World equity markets started their recovery process, having experienced a significant ‘peak to trough’ drawdown of 26%[1] in Q1 this year following the rapid global spread of COVID-19. Accordingly April saw global equities return 8.9%. The most significant contribution to this rise came from US equities, with the S&P 500 rising 11.2%. Global smaller companies, as measured by the MSCI Word Small Cap index, rebounded by a similar 11.8%, though even more marked was the impact from technology focused names, with the NASDAQ rising 13.8%[2]. Equity markets have since gone on to compound those returns in May, with some individual stocks, depending on their underlying business models, fully regaining their losses.

Sovereign fixed income markets have been more stable, with yields generally falling, following the earlier yield spike. US treasuries were essentially flat on the month, as measured by the Bloomberg Barclays US Treasury Total Return index[3]. Global High Yield bonds, having suffered heavily during the sell-off, rose by 4.3%[4]. Global investment grade bonds also performed well, with the spread between those and government bonds tightening, reflecting improving confidence around the risk profile of corporate debt (relative to government debt).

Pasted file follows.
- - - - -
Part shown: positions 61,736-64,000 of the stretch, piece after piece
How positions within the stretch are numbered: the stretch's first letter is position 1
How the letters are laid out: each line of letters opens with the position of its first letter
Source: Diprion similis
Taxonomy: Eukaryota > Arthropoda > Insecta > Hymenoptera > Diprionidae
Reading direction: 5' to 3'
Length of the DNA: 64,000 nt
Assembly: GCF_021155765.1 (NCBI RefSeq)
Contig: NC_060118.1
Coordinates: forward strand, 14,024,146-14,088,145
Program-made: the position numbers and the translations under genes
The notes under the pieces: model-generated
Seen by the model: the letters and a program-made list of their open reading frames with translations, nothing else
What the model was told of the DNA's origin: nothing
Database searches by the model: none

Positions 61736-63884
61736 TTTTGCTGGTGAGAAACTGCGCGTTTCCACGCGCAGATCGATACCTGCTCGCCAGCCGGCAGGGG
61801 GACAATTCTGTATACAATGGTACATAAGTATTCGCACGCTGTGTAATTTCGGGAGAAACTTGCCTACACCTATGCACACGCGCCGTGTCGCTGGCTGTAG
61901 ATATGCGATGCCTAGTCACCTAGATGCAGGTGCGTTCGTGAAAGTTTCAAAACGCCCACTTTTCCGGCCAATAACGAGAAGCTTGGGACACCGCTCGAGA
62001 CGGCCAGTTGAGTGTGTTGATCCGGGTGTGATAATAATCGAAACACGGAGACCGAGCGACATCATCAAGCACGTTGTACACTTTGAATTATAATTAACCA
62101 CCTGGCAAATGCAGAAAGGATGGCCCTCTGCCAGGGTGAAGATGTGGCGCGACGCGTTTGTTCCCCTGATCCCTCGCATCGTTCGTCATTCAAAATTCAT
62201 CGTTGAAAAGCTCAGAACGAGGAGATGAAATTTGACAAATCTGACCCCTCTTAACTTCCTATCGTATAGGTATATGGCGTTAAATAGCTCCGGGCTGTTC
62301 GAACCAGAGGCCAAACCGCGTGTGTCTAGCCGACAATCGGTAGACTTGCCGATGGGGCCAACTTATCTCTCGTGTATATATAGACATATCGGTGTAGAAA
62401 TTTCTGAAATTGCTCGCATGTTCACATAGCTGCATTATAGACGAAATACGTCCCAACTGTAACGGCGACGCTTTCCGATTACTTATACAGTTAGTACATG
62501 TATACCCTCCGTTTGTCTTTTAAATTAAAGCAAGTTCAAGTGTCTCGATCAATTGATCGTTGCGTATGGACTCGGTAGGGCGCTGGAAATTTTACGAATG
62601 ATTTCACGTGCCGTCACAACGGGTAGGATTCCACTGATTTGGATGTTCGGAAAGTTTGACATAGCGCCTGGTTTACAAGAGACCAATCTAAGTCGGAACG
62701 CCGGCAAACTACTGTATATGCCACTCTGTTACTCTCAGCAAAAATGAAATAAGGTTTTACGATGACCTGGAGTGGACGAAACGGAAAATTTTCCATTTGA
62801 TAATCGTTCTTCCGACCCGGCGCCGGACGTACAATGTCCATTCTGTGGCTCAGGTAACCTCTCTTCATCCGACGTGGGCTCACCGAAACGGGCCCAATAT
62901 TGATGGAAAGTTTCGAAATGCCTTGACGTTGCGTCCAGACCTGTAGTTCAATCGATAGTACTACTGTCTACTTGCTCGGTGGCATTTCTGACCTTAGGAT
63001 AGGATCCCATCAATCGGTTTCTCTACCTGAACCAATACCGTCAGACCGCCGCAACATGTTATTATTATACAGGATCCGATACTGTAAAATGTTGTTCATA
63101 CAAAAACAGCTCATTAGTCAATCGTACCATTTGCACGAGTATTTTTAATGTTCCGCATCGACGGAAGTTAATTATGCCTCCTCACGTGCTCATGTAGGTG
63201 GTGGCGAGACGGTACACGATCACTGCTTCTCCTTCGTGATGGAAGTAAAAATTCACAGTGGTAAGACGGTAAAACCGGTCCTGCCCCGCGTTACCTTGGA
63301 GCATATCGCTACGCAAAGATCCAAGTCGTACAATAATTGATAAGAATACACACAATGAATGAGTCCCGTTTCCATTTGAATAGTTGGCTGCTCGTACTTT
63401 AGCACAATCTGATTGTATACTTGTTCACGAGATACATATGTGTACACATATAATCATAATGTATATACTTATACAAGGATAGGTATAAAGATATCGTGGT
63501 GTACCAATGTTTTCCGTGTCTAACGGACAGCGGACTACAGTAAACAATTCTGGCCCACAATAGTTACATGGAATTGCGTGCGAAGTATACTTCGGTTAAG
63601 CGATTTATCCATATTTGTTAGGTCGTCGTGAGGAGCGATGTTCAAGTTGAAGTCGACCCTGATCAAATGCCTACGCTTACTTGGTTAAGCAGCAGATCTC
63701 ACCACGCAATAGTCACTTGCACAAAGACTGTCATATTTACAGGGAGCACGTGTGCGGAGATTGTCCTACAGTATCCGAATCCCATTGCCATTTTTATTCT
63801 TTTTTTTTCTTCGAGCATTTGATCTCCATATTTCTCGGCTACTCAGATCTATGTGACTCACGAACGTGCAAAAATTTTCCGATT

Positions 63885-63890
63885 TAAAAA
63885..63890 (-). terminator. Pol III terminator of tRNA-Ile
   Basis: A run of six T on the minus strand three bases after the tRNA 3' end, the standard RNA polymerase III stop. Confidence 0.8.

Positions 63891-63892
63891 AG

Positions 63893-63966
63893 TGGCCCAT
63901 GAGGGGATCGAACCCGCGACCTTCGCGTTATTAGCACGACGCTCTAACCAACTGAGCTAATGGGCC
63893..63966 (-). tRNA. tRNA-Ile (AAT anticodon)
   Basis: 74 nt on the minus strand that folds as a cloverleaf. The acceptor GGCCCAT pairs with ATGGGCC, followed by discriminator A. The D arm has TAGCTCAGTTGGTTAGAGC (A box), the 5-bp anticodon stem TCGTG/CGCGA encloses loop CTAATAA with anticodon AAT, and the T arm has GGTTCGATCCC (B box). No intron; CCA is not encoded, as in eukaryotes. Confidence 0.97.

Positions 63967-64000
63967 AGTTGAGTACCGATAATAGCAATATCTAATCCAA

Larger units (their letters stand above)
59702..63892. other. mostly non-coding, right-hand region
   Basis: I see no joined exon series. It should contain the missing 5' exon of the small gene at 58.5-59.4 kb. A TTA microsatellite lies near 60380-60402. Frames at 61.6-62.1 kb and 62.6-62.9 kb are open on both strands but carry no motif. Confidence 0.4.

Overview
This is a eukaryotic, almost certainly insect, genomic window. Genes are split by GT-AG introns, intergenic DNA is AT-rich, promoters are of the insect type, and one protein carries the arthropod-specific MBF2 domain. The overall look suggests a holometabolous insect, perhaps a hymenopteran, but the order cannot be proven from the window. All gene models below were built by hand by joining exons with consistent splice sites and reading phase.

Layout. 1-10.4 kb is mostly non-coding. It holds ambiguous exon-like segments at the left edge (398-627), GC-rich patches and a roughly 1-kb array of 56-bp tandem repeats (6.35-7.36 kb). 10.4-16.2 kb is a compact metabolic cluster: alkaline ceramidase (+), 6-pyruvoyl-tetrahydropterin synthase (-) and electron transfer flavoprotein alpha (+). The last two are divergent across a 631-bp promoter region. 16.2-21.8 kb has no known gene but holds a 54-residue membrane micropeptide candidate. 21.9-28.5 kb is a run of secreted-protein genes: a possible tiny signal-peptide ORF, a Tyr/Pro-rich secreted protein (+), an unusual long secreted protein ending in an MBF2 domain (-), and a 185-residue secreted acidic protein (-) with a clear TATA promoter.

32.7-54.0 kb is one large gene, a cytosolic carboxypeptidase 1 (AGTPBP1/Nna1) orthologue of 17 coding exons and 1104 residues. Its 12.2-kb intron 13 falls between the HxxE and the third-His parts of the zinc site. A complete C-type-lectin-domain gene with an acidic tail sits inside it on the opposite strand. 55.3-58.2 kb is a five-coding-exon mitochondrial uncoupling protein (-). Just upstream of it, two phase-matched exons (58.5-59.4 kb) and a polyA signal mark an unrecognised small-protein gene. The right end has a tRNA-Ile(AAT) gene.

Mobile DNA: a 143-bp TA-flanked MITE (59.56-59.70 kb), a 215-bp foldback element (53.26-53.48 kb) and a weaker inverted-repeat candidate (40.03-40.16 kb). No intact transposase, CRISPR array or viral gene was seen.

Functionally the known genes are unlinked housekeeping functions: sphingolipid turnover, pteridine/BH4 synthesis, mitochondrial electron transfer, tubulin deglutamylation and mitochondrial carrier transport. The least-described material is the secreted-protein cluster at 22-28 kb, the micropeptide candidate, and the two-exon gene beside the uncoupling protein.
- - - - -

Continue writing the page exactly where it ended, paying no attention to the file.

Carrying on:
Global commodities saw mixed performance, with precious metals performing well, though agricultural commodities negatively. Oil prices fell due to ongoing weak demand and limited storage capacity. In currency markets, ‘cable’ (the sterling/dollar rate) was broadly flat on the month, with sterling having seen a significant drop, and subsequent partial rebound in March. US dollar strength vs. sterling on a year to date basis (as at 28 May)  is particularly marked when looking at the S&P 500 return over the same period, which is now positive for UK based investors.

This subsequent reaction by financial markets to the initial sell off has been shaped by a combination of substantial policy response, a return of some investor risk appetite, clear signs that painful measures to contain the virus’ spread have worked, and periodic positive vaccine development newsflow (albeit from a low base). These have all been against a backdrop of heavily deteriorating economic indicators and joblessness numbers. Growth numbers are likely to significantly worsen from the, for example, US Q1 GDP number of -4.8% and corporate earnings are equally likely to deteriorate over the reminder of the year.

The equity market in particular seems to be discounting the negative news and appears to be focused on a 2021 recovery, the shape of which is still debatable. The role the US Federal Reserve is playing in both support for the US (and to some extent global) economy and financial markets is vital and Jerome Powell, the Fed’s current Chairman, has been clear recently that the Fed remain committed to supporting the (US) economy and will use their full range of tools to continue to do so.

The ability for equity markets to hold their recent gains is not without risk, particular in the context of the still high annualised total return for world equities, since the end of the global financial crisis, of 13%[5], substantially above most investors’ long-run equity return expectations.

Performance and activity